Short version:

I need to know when "Fast Trip" by James White was first published because I might be experiencing a "Mandala effect" about its publication date.

Long Version:

This feels like an example of the "Mandala effect" when someone finds evidence which contradicts their memories.

I have a clear memory of how I became a Tolkien fan.

In 1963 I bought the first science fiction magazine I ever bought, an issue of The Magazine of Fantasy and Science Fiction. The cover showed a man at the controls of a spaceship while a gaunt-looking man enters through a door behind him.

And the cover story involved a spaceship accident which destroyed most of the food supply. So they had to go on starvation rations for the rest of the time. And the pilot was injured, so a passenger who was also a space pilot had to pilot the spaceship, and he rearranged the controls to the pattern he was used to instead of the arrangement the regular pilot liked.

And there was a very short story about a time traveler called Ferdinand Feghoot by Grendel Briarton/Reginald Bretner. He introduced someone to a drug which would increase their imagination. And that person complained to Feghoot that the drug had really weird effects, making him see a tiny man who told him a fantastic story. He accused Feghoot of lying about the effects of the drug. And Feghoot said something like: "My dear Professor Tolkien, I said that the drug was harmless. I never said it was non Hobbit forming."

[The Reginal Bretner stories about Ferdinand Feghoot were well known amoung science fiction writers. Decades later editor Staney Schmidt considered it necessary to warn writers against "Feghoots", stories ending with puns.]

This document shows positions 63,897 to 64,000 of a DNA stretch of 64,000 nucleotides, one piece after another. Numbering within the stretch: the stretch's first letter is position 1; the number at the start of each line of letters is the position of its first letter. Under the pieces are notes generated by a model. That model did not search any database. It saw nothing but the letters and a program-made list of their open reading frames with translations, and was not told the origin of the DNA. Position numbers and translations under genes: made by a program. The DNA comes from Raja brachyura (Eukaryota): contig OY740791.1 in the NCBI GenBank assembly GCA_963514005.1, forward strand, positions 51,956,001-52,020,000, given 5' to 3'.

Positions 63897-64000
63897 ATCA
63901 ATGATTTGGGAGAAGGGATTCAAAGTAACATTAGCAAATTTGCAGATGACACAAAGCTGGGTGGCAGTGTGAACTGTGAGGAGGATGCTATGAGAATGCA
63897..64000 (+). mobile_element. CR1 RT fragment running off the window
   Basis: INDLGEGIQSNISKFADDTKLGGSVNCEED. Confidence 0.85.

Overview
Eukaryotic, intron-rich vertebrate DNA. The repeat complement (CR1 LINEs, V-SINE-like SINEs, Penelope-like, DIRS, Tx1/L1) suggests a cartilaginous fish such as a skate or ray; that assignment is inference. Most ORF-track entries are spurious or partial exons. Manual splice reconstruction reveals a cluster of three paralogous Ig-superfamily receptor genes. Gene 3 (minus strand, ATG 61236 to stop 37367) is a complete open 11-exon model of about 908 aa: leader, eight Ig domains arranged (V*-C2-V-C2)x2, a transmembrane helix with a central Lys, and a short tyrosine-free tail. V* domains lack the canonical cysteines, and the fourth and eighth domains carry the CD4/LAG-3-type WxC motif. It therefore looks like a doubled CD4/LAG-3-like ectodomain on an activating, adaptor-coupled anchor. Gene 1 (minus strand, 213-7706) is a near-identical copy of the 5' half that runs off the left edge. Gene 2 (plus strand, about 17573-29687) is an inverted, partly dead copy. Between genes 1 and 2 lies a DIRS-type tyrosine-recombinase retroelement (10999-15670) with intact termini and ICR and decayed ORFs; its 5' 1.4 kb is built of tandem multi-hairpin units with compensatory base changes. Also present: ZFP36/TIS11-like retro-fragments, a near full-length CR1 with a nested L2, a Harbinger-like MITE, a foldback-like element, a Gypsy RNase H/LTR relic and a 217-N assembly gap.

And I remember being puzzled by not understanding the pun when I read that story.

Later in 1963, I borrrowed an anthology of children's stories from the children's room of the Abington Free Libary (which is in neighboring Jenkintown, Pennsylvania). I remember it had a Moomintroll story and "An Unexprcted Party", the first chapter of The Hobbit, by J.R.R. Tolkien.

And I asked about that anthology in this question:

Childrens Anthology with the first chapter of the Hobbit and a Moomintroll story

And the answer turned out to be a complicated story of retitling and reprinting and reediting of an anthology. And in short there was a publication of the first chapter of The Hobbit in 1962, in time for me to read it in 1963.


And I naturally found that chapter "Hobbit forming" and borrowed and read The Hobbit as soon as I could.

Later, my family went to visit family friends on the Fourth of July, 1966. The teenage boy in that family recommended The Lord of the Rings highly to me, so I traded a paperbook book I had brought along to read for his Ace edition of The Fellowship of the Ring and started reading it about noon and finished it some time after midnight.